Trends often move in a cyclical pattern: what was hot a few decades ago usually will make its way back into pop culture sooner or later. No more is this true than in the area of our hobbies and pastimes, especially as we spend more and more of our daily lives staring at screens. It seems that reconnecting with those simple and sometimes old-fashioned hobbies is on everyone’s agenda for 2019. Here are some of those pastimes making a comeback.
Everything is digitized these days, especially photography. Digital photography has made it so easy to take, edit and share photos that nowadays, we can all do it instantly, even without a camera. This instant gratification is satisfying right now, but the analog version of photography has made a much-deserved comeback. Point-and-shoot style photography, which is popularized by the likes of Polaroid and Lomo cameras (those quirky, Austrian cameras that embrace malfunction as part of the creative expression), is the perfect antidote to the over-processed, digital photography we see everywhere from Instagram to advertising billboards. The new, updated Polaroid camera even appeals to the Insta-generation by removing the need for shaking or blowing the images before they come to life — no more having to “shake it like a Polaroid picture!”
Previously, the domain of diehard music fans, then the hipsters, these days, everyone is in on collecting vinyl. Just like photography, the digitalization of music has meant that it can become disposable, especially when you spend hours and hours drifting through streaming sites. Listening to vinyl, however, requires you to be present and to experience the music truly. There’s also the thrill of discovering a rare, hidden gem of a record in your local thrift store or your grandparents’ loft. Even if older music isn’t your thing, there are plenty of today’s chart-toppers who release their latest offerings on limited-edition vinyl, so there’s something out there to suit all tastes.
Board games have had quite the renaissance these days! In the U.S. last Christmas, Google searches for “board games” reached an all-time high, according to Google Trends, and the board game industry has seen a huge amount of double-digit growth across all verticals in the past couple of years, and for a good reason, too. Board games may seem old fashioned in comparison to the high-definition video and mobile games we have at our fingertips these days, but sometimes, nothing beats gathering with friends or family to challenge each other to a game of Monopoly or Battleship. These classic games can also offer plenty of valuable life lessons and skills, and you can even take things like a game of Monopoly to the next level by applying some strategy to the way you play.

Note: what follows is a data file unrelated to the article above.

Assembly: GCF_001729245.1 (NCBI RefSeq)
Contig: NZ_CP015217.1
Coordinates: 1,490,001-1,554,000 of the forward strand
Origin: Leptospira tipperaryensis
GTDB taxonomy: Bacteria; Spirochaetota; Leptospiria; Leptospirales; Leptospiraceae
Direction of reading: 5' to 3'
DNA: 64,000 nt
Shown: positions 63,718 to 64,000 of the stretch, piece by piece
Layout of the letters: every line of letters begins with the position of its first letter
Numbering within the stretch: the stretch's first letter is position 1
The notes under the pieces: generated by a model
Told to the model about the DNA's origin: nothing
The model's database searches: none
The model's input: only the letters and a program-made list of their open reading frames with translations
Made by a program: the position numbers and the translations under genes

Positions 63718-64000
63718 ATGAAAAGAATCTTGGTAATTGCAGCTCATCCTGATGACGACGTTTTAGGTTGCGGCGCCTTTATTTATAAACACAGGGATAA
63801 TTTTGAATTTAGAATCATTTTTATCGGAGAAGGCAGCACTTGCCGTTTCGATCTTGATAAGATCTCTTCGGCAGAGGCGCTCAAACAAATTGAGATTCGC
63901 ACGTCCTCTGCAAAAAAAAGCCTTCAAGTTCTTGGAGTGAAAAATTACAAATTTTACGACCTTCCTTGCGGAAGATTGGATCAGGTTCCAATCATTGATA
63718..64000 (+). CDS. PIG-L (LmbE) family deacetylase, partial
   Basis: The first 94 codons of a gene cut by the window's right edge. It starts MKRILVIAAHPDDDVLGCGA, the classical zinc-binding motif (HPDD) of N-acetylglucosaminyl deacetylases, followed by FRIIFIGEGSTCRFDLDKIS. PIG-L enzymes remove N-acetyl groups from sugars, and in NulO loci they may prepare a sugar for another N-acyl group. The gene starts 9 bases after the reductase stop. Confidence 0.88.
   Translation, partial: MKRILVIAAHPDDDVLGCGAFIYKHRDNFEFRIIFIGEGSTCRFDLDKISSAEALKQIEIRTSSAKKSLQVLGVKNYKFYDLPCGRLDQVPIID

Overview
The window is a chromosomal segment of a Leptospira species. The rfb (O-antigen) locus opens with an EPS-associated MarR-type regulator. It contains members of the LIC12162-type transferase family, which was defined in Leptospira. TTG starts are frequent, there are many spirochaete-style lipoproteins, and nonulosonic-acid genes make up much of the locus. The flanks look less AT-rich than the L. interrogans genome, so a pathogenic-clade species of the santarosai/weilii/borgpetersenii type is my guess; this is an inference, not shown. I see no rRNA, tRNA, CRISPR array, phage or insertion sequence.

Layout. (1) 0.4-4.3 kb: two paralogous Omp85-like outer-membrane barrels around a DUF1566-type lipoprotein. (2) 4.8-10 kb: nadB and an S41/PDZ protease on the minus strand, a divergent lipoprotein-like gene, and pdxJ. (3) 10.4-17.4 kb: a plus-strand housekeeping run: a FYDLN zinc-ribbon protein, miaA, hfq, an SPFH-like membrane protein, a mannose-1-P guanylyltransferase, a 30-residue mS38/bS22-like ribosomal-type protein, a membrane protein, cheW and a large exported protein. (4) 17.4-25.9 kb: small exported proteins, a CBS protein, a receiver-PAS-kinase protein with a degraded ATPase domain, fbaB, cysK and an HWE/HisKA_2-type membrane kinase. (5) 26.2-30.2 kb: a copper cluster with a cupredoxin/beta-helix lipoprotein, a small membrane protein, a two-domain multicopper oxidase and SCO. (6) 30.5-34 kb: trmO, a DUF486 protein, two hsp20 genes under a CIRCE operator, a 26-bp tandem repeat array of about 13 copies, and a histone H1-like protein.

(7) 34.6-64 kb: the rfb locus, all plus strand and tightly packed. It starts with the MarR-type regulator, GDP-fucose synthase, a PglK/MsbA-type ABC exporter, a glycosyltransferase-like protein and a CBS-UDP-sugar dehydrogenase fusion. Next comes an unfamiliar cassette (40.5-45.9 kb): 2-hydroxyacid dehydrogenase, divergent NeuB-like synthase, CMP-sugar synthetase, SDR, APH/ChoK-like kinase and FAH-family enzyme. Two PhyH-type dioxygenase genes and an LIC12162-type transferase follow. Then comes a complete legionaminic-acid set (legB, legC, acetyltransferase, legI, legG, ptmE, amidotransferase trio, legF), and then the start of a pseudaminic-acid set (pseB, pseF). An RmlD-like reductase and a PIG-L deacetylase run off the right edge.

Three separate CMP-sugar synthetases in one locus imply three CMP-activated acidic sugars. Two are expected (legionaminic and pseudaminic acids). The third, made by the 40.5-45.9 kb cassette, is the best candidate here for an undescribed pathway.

There was a time when making a road trip across the country was almost a rite of passage for teens. Cramming into a clapped-out RV with your best friends and your favorite tunes, feeling the wind in your hair and the freedom of the open road and new adventures is something that everyone should experience. Luckily, road tripping has begun to make a comeback, especially as air travel from the States has become fraught with troubles and disappointments of late. It’s fun, affordable and one of those once-in-a-lifetime experiences. Plus, you can hit the concrete on Friday evening and be back at your desk come Monday morning!
Move over knitting: There’s a new crafty kid in town. Crocheting, that age-old technique of creating something lovely and useful from simple yarn, is in with the popular crowd again. While knitting and quilting have both enjoyed a resurgence as of late, there’s something about crocheting that is especially appealing. It’s a fantastic activity for the brain, boosting concentration levels and improving patience. Plus, it’s a soothing way to get creative and can even improve stress and lift moods. It’s also more affordable than knitting, as crochet hooks start off at a few dollars, and you can spend as little (or as much) as you want on yarn. Crocheting has become such a popular activity that it’s even inspiring people to consider new applications for this technique such as Tahani Baakdhah, an entrepreneur who recently published a book about how to crochet stem cells for use in neuroscience. So, crocheting can be good for the brain in more ways than one!